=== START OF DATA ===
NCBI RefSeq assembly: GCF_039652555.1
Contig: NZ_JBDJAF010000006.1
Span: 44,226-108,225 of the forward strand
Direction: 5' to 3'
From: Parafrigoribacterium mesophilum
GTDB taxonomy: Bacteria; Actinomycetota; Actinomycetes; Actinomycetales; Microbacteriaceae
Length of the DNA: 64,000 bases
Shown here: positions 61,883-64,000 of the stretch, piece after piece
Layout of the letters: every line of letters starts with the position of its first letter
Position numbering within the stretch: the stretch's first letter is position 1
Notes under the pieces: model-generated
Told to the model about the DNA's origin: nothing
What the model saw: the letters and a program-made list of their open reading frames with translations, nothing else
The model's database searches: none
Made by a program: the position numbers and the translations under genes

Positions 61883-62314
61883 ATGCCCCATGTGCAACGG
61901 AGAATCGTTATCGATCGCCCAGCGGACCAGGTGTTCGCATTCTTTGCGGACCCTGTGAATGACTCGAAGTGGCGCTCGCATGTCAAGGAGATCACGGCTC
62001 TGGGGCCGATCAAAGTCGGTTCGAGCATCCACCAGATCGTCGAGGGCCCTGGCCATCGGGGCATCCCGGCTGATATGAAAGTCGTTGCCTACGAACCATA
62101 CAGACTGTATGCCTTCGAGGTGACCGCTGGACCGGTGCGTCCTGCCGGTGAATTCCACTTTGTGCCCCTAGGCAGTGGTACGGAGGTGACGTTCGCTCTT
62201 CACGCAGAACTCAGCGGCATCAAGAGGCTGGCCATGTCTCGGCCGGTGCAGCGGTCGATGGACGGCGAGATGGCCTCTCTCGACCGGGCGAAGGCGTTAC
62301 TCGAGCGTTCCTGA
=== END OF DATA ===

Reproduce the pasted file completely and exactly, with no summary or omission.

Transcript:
NCBI RefSeq assembly: GCF_039652555.1
Contig: NZ_JBDJAF010000006.1
Span: 44,226-108,225 of the forward strand
Direction: 5' to 3'
From: Parafrigoribacterium mesophilum
GTDB taxonomy: Bacteria; Actinomycetota; Actinomycetes; Actinomycetales; Microbacteriaceae
Length of the DNA: 64,000 bases
Shown here: positions 61,883-64,000 of the stretch, piece after piece
Layout of the letters: every line of letters starts with the position of its first letter
Position numbering within the stretch: the stretch's first letter is position 1
Notes under the pieces: model-generated
Told to the model about the DNA's origin: nothing
What the model saw: the letters and a program-made list of their open reading frames with translations, nothing else
The model's database searches: none
Made by a program: the position numbers and the translations under genes

Positions 61883-62314
61883 ATGCCCCATGTGCAACGG
61901 AGAATCGTTATCGATCGCCCAGCGGACCAGGTGTTCGCATTCTTTGCGGACCCTGTGAATGACTCGAAGTGGCGCTCGCATGTCAAGGAGATCACGGCTC
62001 TGGGGCCGATCAAAGTCGGTTCGAGCATCCACCAGATCGTCGAGGGCCCTGGCCATCGGGGCATCCCGGCTGATATGAAAGTCGTTGCCTACGAACCATA
62101 CAGACTGTATGCCTTCGAGGTGACCGCTGGACCGGTGCGTCCTGCCGGTGAATTCCACTTTGTGCCCCTAGGCAGTGGTACGGAGGTGACGTTCGCTCTT
62201 CACGCAGAACTCAGCGGCATCAAGAGGCTGGCCATGTCTCGGCCGGTGCAGCGGTCGATGGACGGCGAGATGGCCTCTCTCGACCGGGCGAAGGCGTTAC
62301 TCGAGCGTTCCTGA